Shares of Disney rose as much as 5% in late-day trading Monday after California provided new guidance allowing amusement parks to reopen in the state on April 1.
The rally is set to add more than $ 15 billion to Disney’s market cap, bringing it to around $ 360 billion.
Disneyland and other parks in California have been closed for about a year due to coronavirus-related restrictions, even as other states, such as Florida, have allowed parks to reopen with limited capacity. Disney has not yet provided a reopening date for its California parks, but Disney and other theme park owners, including Universal Studios owner NBCUniversal, have pleaded with California officials to allow for a limited reopening.
The new state guidance permits amusement parks to reopen beginning April 1 with 15% to 35% capacity depending on the prevalence of the virus in the community. Masks and other health precautions will be required.
The shutdown led Disney to lay off tens of thousands of workers and slashed an important source of revenue for the media company. Disney said its parks and experiences sector saw a 53% dip in revenue in the December quarter compared with last year, at $ 3.58 billion. Disney said coronavirus-related closures cost the division about $ 2.6 billion in lost operating income for the quarter.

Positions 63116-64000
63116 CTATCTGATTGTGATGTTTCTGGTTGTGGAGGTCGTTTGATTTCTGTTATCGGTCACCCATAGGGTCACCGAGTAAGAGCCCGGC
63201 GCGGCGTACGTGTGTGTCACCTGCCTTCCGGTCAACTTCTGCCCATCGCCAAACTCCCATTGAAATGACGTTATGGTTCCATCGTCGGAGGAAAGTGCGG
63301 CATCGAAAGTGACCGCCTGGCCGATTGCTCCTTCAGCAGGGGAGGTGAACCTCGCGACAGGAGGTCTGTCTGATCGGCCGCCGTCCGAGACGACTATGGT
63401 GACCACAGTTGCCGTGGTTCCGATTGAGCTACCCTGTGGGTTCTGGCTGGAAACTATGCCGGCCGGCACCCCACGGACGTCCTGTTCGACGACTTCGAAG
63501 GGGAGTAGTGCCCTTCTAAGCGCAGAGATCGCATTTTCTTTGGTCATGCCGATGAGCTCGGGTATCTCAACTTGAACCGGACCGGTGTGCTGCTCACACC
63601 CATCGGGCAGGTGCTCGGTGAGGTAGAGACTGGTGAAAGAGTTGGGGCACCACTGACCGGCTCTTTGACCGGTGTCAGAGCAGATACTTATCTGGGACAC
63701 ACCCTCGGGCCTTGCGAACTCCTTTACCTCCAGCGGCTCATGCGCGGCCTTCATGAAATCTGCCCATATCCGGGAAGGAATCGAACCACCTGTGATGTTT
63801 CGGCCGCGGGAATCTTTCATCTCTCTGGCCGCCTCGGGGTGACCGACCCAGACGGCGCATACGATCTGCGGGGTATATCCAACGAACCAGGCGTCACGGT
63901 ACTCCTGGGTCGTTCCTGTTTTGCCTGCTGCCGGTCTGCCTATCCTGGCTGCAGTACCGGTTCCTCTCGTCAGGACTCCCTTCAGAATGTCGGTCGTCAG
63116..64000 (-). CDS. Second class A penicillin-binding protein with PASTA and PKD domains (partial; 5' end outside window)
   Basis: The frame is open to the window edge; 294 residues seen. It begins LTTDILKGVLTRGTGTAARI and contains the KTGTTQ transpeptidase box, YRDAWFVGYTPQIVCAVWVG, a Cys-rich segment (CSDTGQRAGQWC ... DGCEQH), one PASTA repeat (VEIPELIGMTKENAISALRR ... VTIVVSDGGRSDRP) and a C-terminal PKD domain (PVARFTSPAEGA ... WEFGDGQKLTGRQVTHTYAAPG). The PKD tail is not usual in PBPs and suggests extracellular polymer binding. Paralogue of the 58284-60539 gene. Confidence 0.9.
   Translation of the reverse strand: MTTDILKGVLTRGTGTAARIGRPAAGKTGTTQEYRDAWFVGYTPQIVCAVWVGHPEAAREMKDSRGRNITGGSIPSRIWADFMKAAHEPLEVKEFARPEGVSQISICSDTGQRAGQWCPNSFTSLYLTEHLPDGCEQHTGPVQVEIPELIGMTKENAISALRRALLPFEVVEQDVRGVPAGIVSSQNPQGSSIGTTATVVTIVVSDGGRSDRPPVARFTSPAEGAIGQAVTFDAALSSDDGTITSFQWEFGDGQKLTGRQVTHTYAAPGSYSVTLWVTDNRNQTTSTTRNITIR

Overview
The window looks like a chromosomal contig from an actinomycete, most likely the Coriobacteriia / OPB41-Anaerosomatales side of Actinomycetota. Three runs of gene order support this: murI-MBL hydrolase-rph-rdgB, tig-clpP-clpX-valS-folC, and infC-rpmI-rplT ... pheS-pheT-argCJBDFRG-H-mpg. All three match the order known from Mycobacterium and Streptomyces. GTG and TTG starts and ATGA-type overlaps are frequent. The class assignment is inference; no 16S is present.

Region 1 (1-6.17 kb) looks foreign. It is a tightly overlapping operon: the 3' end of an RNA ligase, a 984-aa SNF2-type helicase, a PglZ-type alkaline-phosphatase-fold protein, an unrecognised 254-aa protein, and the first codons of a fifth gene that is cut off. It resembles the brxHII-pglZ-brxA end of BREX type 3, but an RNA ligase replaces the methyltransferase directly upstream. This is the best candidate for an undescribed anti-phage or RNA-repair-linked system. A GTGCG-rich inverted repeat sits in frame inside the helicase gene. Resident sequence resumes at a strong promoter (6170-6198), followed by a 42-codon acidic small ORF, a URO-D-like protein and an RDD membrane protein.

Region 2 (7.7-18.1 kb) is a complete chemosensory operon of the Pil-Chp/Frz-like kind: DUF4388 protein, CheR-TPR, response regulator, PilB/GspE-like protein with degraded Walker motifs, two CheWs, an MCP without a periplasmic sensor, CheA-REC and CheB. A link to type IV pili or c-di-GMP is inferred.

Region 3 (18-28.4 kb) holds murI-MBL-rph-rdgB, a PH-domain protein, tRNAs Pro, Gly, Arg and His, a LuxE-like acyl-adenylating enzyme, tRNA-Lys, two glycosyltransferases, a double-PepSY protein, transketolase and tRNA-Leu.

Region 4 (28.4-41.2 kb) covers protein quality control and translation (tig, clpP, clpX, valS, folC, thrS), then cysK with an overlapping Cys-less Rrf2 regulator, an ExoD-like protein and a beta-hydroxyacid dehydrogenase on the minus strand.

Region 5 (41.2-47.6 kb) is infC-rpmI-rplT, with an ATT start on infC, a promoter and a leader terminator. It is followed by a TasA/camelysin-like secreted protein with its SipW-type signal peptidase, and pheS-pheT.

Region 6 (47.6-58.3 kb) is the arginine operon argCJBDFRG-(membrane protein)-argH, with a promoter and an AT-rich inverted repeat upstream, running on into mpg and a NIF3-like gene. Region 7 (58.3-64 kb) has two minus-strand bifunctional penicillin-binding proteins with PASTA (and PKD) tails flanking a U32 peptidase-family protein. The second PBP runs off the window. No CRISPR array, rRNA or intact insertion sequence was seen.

Officials are becoming more optimistic about a return to normalcy as more people become vaccinated against Covid-19. The Centers for Disease Control and Prevention said Monday that people who have been fully vaccinated can safely meet indoors without masks. While its California parks have remained closed to visitors, Disneyland recently began aiding the public health effort by serving as a vaccination site for state residents.
In addition to the theme park news, Disney could also stand to gain in its movie business. More theaters in North America have been opening up, with 45% of theatres in the region open over the past weekend, compared with 42% the weekend prior, according to Comscore.
The move came on a mixed day for markets, with many tech and social media companies falling while some traditional media companies rallied. For instance, ViacomCBS shares rose as much as 8%, and Discovery shares were up more than 2%.
Disclosure: NBCUniversal is the parent company of both Universal Studios and CNBC.
â CNBC’s Sarah Whitten contributed to this report.